A new game for smartphones, launched at the end of July by a young Saudi developer, is causing concern amongst people in Saudi Arabia. The game's narrative could almost be the script to a horror film. The premise is a little girl lost in the forest who asks the player to help her find her way home. Strangely, the questions she asks suddenly start to change in tone, becoming more personal — and, more than anything, politically charged.

"Mariam's game" was developed by Salman al-Harbi, a young Saudi researcher specialising in artificial intelligence. The game is only available on the Apple Store, and according to its creator, has been downloaded by more than 400,000 users since it was made available online on July 25. Of the people who downloaded it, 320,000 are based in Saudi Arabia.

In the game, the player is thrown into a creepy, horror-film-style atmosphere, with a little girl resembling an evil doll guiding you through the narrative (calling to mind the 2014 horror film Annabelle), and sound effects like creaking doors and whispering.

At the beginning of the game, the little girl asks for the player's help and poses him various anodyne questions such as, "Can you come with me?" or "Do you want to meet my parents?" Then, the questions start to become more and more personal: "What's your real name?", "What's your address?"

The little girl is apparently also well-versed in contemporary politics, as she goes so far as to ask the user their opinion on Saudi Arabia's boycott of Qatar. If you're Saudi, this is the kind of question to make you break out in a cold sweat: since July this year, any display of support towards Qatar can be punished by up to 15 years of prison.

In this screengrab, the girl asks, "Is Malek your real name or do you want to change it?"

"I heard that the Gulf countries punished Qatar," says the little girl. The user then has the option of responding, "Qatar is innocent" or "Yes, and they deserve it".    

Under the hashtag #حظر_لعبة_مريم ("Ban_Mariams_game"), lots of Internet users have demanded that the application be banned.

Translation: "Be careful! The game ends really badly. Threats, fears, murders (...) This is just another version of Blue Whale [a 'game' that incited teenagers to commit suicide]."

Translation: "Let everyone know. It [Mariam's game] violates people's private lives by asking personal questions. The answers are recorded, for whose interest?"

Some users have noted the similarity between this game and the "Blue Whale" game that encouraged lots of Russian teenagers to kill themselves over the past few months. Just like 'Blue Whale', 'Mariam's game' happens in several stages. When each stage is finished, the user has to wait a few days to be able to get to the next stage. So far, users have only been able to complete the first two stages as the next is not yet available, but already people are clamouring for the app to be banned.

Translation: "This game is very ambiguous and we're worried about the next few stages. We don't yet know what it's all about."

"The game uses the same methods as hackers"

Several Saudi and Kuwaiti experts in IT security also called for the application to be banned. Raed al-Roomi is a Kuwaiti expert in cybercrime. He is suggesting that certain problematic aspects of the game be altered.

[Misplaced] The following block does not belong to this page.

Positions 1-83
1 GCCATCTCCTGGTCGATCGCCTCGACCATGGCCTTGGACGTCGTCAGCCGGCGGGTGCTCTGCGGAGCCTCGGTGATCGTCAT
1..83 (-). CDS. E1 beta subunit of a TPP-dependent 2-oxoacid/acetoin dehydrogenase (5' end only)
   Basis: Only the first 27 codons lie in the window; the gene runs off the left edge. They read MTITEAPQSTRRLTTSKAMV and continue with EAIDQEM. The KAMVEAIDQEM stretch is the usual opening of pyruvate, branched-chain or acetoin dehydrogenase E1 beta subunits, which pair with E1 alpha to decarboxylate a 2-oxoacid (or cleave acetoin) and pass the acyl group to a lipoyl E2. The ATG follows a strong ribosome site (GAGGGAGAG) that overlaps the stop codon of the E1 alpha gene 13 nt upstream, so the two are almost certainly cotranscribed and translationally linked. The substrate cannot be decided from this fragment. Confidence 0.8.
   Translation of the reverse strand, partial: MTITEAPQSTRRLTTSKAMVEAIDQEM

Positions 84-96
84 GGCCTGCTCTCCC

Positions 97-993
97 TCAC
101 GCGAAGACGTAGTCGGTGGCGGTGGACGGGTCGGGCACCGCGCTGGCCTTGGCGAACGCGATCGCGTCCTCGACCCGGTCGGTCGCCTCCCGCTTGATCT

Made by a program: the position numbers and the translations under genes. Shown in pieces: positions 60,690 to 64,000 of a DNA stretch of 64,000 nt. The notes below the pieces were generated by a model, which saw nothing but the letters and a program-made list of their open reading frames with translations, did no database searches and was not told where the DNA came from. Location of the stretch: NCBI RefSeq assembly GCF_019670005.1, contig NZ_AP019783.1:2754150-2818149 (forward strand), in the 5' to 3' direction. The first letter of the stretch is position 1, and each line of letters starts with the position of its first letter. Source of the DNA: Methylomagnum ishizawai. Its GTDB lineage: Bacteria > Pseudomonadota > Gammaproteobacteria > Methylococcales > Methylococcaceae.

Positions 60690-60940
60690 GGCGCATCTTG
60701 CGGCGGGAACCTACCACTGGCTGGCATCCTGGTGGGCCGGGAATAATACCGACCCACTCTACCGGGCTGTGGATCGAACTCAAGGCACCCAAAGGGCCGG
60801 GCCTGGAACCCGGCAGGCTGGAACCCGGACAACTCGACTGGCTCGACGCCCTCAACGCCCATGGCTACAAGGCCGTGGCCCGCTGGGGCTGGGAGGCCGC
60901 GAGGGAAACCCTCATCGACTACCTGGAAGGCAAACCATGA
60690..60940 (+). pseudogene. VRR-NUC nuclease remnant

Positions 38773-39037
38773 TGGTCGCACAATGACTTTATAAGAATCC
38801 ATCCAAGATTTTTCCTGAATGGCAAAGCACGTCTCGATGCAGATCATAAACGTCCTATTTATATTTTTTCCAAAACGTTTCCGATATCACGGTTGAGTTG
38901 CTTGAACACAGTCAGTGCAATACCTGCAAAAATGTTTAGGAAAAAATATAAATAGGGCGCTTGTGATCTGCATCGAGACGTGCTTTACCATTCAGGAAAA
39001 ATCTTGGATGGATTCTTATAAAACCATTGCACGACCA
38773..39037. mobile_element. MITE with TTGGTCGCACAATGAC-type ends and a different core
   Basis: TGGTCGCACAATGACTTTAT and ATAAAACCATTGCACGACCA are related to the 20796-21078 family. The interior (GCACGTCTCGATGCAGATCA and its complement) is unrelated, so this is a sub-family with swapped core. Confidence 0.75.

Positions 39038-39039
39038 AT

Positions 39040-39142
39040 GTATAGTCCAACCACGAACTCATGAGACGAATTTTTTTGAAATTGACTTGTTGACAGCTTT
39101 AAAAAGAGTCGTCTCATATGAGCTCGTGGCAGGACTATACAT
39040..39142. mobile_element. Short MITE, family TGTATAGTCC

The game is causing a lot of fear in Saudi Arabia and in other Gulf countries, because it uses the same tactics as hackers and other Internet con artists. It knows how to exploit the naivety of the user in order to manipulate them and get access to their personal information. This is what we call "social engineering".

The first stage involves the game earning your trust by presenting itself as an acquaintance, a friend. In the game, you meet a little frightened girl. You pity her because she's alone and lost. And then bit by bit, she builds an affectionate relationship with you. And out of nowhere she starts to ask you personal questions. Sometimes she even asks you to open up an internet page to listen to music, just like when a hacker sends you an email pretending to be a friend and asks you to open a link that contains a virus.

"The game's creator has agreed to take out the question about Qatar"

The spooky atmosphere in the game also caught my attention. On the Apple Store, it is open to players 9-years-old and upwards. I don't think that this horror film atmosphere in the game would be good for a 9-year-old child. Parents have told me that they're scared that at the end of the game the little girl will ask users to do things like cut themselves or even kill themselves, like what happened with the "Blue Whale" game.

As the game has only just come out, I haven't had a chance to really explore it yet. The creator maybe has good intentions behind it, but the tone of the game is already making people uncomfortable and making them scared of what's to come. What is al-Harbi going to do with the personal information he's gathered? Names, addresses, social media accounts, political opinions? I've asked him several times on Twitter, and on Wednesday, August 9, he agreed to delete the question about the boycott of Qatar.

Salman al-Harbi also said on Twitter that he won't record the personal information supplied by users. Personally, I'm not satisfied with that. There are so many grey areas around this game. We have to keep being vigilant. 
The FRANCE 24 Observers team has tried to get in contacted with Salman al-Harbi to know more about the game. At the time of publishing, we had not received a response.
Article written with

Djamel Belayachi , Journaliste